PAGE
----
What marks the Spitz out from other venues however, is the intimate ambience, with candle lit tables and vibe similar to the Jazz Café. It's far far removed from the beer stained floors of the pub venues. "The audience have done the pub-rock thing," he says. "Now they want somewhere they can sit down and have a glass of wine." It's an atmosphere that has found favour with famous musicians, including a certain David Bowie who, on visiting the Spitz, remarked that it was 'very bohemian'.

The Spitz's success is such that the promoters are considering putting on gigs at other venues. "We're thinking of doing events outside the Spitz," says Dickin. " The maximum amount of people we can get in is 250 and the natural position is to go outside the Spitz and put on events in bigger venues."

Right in the heart of Shoreditch - home to the popular 333 club - and Brick Lane respectively, Cargo and 93 Feet East are two venues that have capitalised on merging club nights with music. Both pull the punters in through their popular club nights, with 93 Feet East holding the bi-weekly Haywire sessions with Andrew Weatherall, and classic house night Sugar Candy. Cargo hosts a Latin house club on Friday and Worldwide Live on Sunday with Giles Peterson.

Located halfway along Brick Lane, 93 Feet East launched last September hosting Ninja Tunes 10th anniversary party on its inaugural night, with Coldcut, Mr Scruff and Amon Tobin. Musically, 93 Feet East matches the Spitz in terms of its range of artists including Plaid (Warp Records) to the twisted art-rock from Southern Records.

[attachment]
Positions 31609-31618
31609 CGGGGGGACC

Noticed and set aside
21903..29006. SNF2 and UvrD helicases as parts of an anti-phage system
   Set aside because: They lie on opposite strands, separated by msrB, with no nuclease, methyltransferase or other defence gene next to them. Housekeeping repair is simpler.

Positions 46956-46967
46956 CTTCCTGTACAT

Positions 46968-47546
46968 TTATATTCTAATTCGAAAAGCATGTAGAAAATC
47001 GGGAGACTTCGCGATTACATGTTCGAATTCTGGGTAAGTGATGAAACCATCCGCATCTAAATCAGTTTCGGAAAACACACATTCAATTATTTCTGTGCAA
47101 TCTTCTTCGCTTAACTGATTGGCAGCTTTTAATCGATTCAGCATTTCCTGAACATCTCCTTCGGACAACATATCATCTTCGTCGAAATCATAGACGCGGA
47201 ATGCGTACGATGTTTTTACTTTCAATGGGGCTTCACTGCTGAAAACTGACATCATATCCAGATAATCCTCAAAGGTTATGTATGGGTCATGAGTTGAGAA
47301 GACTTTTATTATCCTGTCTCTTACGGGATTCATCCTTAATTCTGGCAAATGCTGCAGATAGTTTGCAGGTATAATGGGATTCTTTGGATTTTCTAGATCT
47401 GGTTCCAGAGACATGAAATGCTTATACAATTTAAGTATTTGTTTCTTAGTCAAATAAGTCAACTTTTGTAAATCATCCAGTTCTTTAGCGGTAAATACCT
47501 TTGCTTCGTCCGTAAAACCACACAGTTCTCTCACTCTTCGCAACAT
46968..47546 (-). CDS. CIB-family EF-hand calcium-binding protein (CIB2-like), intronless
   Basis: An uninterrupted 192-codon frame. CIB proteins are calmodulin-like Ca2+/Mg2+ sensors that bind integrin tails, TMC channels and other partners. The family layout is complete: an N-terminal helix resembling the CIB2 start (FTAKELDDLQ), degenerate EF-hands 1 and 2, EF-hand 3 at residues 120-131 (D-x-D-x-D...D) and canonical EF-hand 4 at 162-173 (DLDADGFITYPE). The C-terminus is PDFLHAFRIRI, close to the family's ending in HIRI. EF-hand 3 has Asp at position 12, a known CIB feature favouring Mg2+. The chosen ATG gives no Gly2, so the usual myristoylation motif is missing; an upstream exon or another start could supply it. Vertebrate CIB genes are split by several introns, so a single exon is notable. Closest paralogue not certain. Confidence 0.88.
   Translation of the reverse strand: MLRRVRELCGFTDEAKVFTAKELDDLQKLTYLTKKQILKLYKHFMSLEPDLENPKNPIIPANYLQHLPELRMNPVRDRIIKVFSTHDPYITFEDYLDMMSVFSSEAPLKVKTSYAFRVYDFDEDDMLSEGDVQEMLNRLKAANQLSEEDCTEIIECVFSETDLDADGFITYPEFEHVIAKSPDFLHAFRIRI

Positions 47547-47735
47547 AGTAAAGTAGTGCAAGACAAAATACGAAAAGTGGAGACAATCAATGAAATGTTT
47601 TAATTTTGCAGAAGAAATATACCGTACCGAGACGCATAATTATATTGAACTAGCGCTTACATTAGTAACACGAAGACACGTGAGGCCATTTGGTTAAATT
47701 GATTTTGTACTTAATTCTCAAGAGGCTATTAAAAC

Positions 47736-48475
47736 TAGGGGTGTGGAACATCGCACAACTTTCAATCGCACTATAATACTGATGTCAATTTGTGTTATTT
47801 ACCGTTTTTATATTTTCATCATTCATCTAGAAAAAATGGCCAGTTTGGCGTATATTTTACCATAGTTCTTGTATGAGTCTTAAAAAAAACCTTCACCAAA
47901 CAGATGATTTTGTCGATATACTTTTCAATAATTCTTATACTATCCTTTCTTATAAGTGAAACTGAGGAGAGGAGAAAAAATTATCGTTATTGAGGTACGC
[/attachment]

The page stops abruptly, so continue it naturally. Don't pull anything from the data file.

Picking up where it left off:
Set in three brick arches in the cornerstone of Shoreditch, Cargo promises MDF (Music Dance Food) and live music and DJs seven nights of the week. Run by the folk who own 'Shoreditch Godfather' Cantaloupe, the 500 capacity Cargo has played host to Jarvis Cocker and Giles Peterson, the latter of whom DJs regularly at the venue. Luvera makes that all-important decision of which artists to put on, anything goes, he says but its 'gotta have soul'.


The main auditorium at OceanOcean only opened its doors in April, but is already riding the crest of a wave, having welcomed big names such as Fun Lovin Criminals, Brand New Heavies and reggae legend Lee Scratch Perry. Like the Spitz, Ocean is run by an independent charity, Ocean Music Trust and receives no private funding. It's a huge boost for Hackney- currently in the throes of a regeneration programme - as local residents can take advantage of Ocean's music education programme, Rising Tide. The Ocean Resource Centre runs workshops aimed a young people with little or no musical experience. "The education side of Ocean is instrumental in improving young music lovers/makers lives," says Whitehead.

The venue's large capacity - divided into three separate spaces - the main auditorium, Ocean 2 (300 capacity) and Ocean 3 (100 Capacity) gives it an advantage over the smaller venues in that it can attract established musicians to the area. But like Spitz, 93 Feet East and Cargo, Ocean boasts hugely eclectic line-ups, a fact which Whitehead puts down to the promoters experience and knowledge. Whitehead describes the music policy as 'open minded', covering a cappella, African, ambient, bhangra and world music among others. "We have bands from Soca to Jazz to classical to reggae rock hip hop, " trumpets Whitehead. Not to be outdone, Ocean also holds club nights -though of a slightly different nature - a weekly salsa club every Sunday, and the Beautiful Octopus Club - a night run by and for people with learning difficulties.

A thriving hotbed of culture, East London is on track to being the beating heart of London's music and clubbing scene.

Catherine Chambers